What would happen if someone got locked inside the rings?

A search and secure process is designed to make sure no one is inside the rings before the electron beam is turned on. As the rings are large areas, they have been divided into sections. As each section of the ring is searched, cleared of personnel, and secured, a flashing light turns on to indicate the electron beam will be turned on soon. Each section has a unique key for the entry point. The entry keys must be taken to the control room, inserted into a key bank, and turned to the operate position. A horn will sound in the rings for an additional minute before the operator is able start the electron beam. At any time, someone inside the ring can push an emergency button that will shut-off or prevent turning on the electron beam, and then exit the rings.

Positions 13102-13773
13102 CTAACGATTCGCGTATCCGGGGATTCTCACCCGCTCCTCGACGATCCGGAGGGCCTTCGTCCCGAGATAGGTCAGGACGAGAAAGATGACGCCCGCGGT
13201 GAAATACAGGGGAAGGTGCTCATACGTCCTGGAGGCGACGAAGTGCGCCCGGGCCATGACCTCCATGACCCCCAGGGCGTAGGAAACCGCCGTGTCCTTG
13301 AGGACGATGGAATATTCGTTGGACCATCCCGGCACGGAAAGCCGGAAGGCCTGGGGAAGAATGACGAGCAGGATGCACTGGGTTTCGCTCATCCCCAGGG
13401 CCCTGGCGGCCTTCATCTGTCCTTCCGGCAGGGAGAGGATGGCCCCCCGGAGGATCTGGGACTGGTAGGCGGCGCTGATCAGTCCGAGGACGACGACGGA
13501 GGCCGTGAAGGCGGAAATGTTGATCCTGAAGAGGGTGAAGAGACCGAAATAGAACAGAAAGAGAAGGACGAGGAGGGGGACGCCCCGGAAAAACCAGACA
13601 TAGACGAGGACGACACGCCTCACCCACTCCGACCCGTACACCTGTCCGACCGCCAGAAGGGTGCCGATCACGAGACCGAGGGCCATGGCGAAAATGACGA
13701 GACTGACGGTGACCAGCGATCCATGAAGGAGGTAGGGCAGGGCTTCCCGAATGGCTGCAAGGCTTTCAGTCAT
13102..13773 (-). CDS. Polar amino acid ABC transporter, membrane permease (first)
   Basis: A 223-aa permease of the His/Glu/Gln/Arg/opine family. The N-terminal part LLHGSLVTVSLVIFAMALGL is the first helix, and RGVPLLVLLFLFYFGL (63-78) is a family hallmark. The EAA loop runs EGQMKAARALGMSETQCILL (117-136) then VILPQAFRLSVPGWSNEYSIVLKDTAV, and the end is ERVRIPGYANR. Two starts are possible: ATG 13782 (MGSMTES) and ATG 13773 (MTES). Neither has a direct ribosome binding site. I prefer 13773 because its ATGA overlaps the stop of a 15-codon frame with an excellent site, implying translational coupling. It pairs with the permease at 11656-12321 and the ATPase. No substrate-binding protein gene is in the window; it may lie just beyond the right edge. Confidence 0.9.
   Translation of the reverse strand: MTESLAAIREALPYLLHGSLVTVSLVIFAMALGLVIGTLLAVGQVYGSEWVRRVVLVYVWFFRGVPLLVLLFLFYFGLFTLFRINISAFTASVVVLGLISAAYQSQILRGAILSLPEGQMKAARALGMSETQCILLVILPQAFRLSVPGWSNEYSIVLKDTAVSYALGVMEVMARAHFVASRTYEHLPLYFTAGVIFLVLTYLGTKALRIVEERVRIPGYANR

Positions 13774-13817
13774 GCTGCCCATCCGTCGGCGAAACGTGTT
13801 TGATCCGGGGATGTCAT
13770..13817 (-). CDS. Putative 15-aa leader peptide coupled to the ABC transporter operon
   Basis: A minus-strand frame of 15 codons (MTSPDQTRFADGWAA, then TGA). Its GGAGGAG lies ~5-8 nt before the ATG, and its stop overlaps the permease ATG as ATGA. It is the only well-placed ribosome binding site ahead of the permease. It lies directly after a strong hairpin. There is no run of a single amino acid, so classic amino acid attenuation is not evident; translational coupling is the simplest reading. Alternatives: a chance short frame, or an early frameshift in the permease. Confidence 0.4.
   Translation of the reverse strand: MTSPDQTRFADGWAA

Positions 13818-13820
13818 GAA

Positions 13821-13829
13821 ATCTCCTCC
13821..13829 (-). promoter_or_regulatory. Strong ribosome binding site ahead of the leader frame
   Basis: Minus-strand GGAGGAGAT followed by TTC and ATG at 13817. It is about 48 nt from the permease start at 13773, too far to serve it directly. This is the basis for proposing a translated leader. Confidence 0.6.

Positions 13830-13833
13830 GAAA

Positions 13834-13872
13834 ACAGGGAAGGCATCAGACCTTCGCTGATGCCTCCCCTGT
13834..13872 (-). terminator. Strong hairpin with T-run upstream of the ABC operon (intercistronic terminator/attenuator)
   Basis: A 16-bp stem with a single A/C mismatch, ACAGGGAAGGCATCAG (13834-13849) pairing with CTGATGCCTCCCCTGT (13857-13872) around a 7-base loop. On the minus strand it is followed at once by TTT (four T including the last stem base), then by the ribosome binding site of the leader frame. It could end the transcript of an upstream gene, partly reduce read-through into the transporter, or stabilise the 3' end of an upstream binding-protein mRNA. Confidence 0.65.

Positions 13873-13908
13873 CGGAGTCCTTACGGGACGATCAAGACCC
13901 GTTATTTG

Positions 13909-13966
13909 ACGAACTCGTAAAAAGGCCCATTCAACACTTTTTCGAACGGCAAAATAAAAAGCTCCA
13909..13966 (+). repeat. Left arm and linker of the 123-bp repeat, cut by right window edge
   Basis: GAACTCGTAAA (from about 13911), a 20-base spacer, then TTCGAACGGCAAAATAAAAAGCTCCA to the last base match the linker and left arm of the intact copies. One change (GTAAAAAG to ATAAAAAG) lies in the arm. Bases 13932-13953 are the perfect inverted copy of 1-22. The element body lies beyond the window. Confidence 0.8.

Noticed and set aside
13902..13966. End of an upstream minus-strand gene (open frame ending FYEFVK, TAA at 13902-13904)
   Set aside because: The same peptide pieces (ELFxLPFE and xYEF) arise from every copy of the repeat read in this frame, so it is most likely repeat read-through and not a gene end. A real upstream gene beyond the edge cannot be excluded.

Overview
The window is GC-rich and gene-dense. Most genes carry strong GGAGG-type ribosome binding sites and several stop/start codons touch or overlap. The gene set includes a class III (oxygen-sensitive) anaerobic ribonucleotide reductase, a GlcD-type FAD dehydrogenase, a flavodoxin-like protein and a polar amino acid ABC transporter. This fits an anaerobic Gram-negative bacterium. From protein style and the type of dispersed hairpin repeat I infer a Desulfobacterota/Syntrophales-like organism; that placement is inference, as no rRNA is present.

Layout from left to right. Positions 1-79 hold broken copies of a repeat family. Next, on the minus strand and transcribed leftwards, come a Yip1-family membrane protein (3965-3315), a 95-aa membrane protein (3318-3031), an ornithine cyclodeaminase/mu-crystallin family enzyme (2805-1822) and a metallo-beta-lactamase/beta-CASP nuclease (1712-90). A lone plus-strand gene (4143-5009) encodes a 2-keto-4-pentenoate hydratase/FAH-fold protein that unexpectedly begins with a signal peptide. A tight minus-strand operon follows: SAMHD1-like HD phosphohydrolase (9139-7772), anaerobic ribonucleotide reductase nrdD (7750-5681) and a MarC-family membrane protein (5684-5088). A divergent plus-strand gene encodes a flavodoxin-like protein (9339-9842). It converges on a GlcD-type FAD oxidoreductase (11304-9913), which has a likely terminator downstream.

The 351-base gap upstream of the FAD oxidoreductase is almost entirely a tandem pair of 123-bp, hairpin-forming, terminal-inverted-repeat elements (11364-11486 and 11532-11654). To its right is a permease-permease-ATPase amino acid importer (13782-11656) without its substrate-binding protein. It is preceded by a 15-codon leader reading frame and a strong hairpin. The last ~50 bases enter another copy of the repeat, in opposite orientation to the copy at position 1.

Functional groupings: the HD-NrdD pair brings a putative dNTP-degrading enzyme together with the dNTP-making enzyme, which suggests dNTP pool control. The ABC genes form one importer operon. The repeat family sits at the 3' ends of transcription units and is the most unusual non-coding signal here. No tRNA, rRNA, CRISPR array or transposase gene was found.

If a person was inside the rings when the electron beam is on, they would receive a radiation exposure. The severity of the radiation dose would depend greatly on the operational details and their precise location. The radiation exposure would likely be very serious, and could be fatal depending on the duration of the exposure.

Could we have a nuclear disaster like Chernobyl here?

No. Chernobyl was a nuclear power generating station. A nuclear power plant requires fuel, usually uranium. A nuclear reaction results in splitting uranium atoms, which generates a lot of heat, and a lot of ionizing radiation. When under control, heat generated is used to create steam, which in turn produces electricity by driving a steam turbine. The ionizing radiation is contained by the design of the facility. At Chernobyl, a combination of a safety test gone wrong and poor design lead to an accident where nuclear fuel overheated resulting in an intense fire that damaged the power plant. Once the structure was compromised, the ionizing radiation could no longer be contained by the facility design. The result was a release of 50 GBq in a radioactive cloud that spread across Europe and around the world.